This is a new technology, part of the ECMAScript 2015 (ES6) standard .
This technology's specification has been finalized, but check the compatibility table for usage and implementation status in various browsers.

The const declaration creates a read-only named constant.


const name1 = value1 [, name2 = value2 [, ... [, nameN = valueN]]];
Constant name. It can be any legal identifier.
Value of the constant. It can be any legal expression.


This declaration creates a constant that can be global or local to the function in which it is declared. Constants are block-scoped. The value of a constant cannot change through re-assignment, and a constant cannot be re-declared. An initializer for a constant is required. A constant cannot share its name with a function or a variable in the same scope.


The following example demonstrates how constants behave. Try this in your browser console.

// NOTE: Constants can be declared with uppercase or lowercase, but just by convention, we are using uppercase
// define my_fav as a constant and give it the value 7
const MY_FAV = 7;

// this will fail silently in Firefox and Chrome (but does not fail in Safari)
MY_FAV = 20;

// will print 7
console.log("my favorite number is: " + MY_FAV);

// trying to redeclare a constant throws an error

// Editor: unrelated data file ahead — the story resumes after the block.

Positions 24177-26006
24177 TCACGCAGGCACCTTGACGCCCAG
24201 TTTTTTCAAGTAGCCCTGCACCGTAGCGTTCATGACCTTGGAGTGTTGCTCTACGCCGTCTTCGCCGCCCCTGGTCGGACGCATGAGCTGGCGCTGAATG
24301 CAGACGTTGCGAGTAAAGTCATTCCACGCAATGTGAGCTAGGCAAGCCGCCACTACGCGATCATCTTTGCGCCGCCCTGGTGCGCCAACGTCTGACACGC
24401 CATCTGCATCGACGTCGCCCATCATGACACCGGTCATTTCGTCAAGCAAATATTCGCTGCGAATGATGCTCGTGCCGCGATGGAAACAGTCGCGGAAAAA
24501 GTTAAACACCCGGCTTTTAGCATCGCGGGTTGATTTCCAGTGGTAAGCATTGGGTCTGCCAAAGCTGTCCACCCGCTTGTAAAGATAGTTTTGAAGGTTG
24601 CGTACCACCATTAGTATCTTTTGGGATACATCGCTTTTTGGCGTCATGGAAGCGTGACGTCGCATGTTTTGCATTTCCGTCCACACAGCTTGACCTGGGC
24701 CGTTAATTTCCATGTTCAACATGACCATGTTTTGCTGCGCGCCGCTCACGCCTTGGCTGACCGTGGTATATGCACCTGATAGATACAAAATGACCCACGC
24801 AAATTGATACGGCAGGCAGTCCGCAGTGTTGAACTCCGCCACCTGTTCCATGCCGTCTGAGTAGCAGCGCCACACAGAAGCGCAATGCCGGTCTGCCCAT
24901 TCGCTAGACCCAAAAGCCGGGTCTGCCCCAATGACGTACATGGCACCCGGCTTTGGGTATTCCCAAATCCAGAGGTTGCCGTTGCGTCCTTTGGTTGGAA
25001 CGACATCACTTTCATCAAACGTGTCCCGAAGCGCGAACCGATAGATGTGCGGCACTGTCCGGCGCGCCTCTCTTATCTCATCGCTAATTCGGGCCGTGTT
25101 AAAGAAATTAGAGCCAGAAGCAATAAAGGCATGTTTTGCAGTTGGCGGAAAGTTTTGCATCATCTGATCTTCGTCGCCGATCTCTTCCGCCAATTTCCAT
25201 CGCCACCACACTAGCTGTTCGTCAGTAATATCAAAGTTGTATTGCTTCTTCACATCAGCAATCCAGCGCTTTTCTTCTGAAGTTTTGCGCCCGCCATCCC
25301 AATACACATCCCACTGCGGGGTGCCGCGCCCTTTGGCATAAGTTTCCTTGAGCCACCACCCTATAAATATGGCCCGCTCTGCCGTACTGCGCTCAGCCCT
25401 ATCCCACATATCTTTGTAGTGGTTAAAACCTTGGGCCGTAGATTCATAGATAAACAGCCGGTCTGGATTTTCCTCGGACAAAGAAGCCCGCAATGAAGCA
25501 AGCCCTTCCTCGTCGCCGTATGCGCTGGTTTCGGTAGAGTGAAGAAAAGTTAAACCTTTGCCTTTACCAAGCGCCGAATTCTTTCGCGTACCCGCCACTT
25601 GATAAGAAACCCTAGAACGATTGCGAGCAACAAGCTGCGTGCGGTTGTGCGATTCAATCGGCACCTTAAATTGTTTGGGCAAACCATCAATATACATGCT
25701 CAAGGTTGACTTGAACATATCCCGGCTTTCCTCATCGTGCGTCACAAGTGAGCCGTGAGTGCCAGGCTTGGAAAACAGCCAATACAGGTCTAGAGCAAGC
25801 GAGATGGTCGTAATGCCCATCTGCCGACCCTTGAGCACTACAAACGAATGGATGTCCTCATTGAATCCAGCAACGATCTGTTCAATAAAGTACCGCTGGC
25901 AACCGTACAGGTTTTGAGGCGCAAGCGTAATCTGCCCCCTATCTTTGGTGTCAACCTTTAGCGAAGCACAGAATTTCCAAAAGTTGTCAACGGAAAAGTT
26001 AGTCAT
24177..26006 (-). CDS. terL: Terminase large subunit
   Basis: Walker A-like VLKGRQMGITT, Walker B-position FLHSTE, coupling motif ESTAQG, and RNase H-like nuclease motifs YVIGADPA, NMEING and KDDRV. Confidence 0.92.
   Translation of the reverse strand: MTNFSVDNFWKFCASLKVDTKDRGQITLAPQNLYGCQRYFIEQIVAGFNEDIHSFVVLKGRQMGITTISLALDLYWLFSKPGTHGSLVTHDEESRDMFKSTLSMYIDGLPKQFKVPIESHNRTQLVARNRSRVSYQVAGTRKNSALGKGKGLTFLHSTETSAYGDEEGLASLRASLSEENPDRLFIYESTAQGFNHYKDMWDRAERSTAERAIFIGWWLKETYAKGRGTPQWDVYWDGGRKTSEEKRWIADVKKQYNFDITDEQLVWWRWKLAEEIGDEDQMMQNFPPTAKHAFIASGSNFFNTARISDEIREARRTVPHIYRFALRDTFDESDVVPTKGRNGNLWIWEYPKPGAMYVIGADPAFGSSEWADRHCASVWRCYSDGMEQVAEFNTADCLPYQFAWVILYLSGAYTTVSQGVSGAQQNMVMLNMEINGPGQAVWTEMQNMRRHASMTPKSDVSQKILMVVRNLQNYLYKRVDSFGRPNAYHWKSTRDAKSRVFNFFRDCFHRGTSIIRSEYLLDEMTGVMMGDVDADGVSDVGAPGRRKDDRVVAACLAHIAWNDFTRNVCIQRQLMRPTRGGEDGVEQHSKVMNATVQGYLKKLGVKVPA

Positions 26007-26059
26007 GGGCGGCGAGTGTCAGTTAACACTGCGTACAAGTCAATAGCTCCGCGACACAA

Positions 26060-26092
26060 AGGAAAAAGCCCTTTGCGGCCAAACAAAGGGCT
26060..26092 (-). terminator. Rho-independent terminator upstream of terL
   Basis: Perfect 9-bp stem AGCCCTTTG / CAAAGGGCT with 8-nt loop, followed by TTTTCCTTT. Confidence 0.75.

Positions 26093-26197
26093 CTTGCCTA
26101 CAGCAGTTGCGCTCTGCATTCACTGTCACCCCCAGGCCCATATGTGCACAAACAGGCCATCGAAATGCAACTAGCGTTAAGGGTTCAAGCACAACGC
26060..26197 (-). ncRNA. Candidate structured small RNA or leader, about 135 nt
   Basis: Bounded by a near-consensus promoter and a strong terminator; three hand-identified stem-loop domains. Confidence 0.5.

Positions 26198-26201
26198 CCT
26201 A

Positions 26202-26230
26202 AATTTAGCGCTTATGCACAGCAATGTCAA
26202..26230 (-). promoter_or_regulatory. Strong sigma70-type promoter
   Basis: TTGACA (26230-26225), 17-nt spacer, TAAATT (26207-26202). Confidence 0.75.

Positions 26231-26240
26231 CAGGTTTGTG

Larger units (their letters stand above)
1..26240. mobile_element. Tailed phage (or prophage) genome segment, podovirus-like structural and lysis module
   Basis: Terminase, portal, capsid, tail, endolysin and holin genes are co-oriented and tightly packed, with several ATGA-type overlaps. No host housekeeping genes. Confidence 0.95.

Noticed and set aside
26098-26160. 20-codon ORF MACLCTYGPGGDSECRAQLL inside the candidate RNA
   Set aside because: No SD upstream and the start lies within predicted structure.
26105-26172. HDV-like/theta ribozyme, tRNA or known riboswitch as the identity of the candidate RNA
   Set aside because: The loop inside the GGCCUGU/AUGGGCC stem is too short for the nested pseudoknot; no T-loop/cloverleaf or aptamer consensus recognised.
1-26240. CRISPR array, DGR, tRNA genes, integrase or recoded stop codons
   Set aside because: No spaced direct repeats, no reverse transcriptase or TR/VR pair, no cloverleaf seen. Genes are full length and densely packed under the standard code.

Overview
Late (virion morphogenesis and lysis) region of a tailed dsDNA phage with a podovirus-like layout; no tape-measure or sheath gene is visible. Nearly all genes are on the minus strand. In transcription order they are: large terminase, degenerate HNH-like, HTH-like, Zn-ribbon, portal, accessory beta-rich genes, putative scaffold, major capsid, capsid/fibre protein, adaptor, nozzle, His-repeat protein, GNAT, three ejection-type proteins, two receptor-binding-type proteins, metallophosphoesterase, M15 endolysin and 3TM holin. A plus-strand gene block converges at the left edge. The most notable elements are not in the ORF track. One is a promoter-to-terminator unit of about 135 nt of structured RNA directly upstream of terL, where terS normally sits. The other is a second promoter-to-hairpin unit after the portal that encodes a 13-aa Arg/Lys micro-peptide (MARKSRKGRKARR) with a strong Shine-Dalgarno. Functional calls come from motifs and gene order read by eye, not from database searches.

const MY_FAV = 20;

// the name MY_FAV is reserved for constant above, so this will also fail
var MY_FAV = 20; 

// MY_FAV is still 7
console.log("my favorite number is " + MY_FAV);

// Assigning to A const variable is a syntax error
const A = 1; A = 2;

// const requires an initializer
const FOO; // SyntaxError: missing = in const declaration

// const also works on objects
const MY_OBJECT = {"key": "value"};

// Overwriting the object fails as above (in Firefox and Chrome but not in Safari)
MY_OBJECT = {"OTHER_KEY": "value"};

// However, object attributes are not protected,
// so the following statement is executed without problems
MY_OBJECT.key = "otherValue";


Specification Status Comment
ECMAScript 2015 (6th Edition, ECMA-262)
The definition of 'Let and Const Declarations' in that specification.
Standard Initial definition.

Browser compatibility

Feature Chrome Firefox (Gecko) Internet Explorer Opera Safari
Basic support ? 36 (36) 11 12 5.1
Reassignment fails 20 13 (13) 11 ? ?
Feature Android Chrome for Android Firefox Mobile (Gecko) IE Mobile Opera Mobile Safari Mobile
Basic support ? ? ? ? ? ?
Reassignment fails ? ? ? ? ? ?

Compatibility notes

In earlier versions of Firefox & Chrome and as of Safari 5.1.7 and Opera 12.00, if you define a variable with const, you can still change its value later. It is not supported in Internet Explorer 6-10, but is included in Internet Explorer 11.

Firefox-specific notes

The const declaration has been implemented in Firefox long before const appeared in the ECMAScript 6 specification. For const ES6 compliance see bug 950547 and bug 611388.

  • Starting with Gecko 36 (Firefox 36 / Thunderbird 36 / SeaMonkey 2.33):
    • {const a=1};a now throws a ReferenceError and does not return 1 anymore due to block-scoping.
    • const a; now throws a SyntaxError ("missing = in const declaration"): An initializer is required.
    • const a = 1; a = 2; now also throws a SyntaxError ("invalid assignment to const a").

See also

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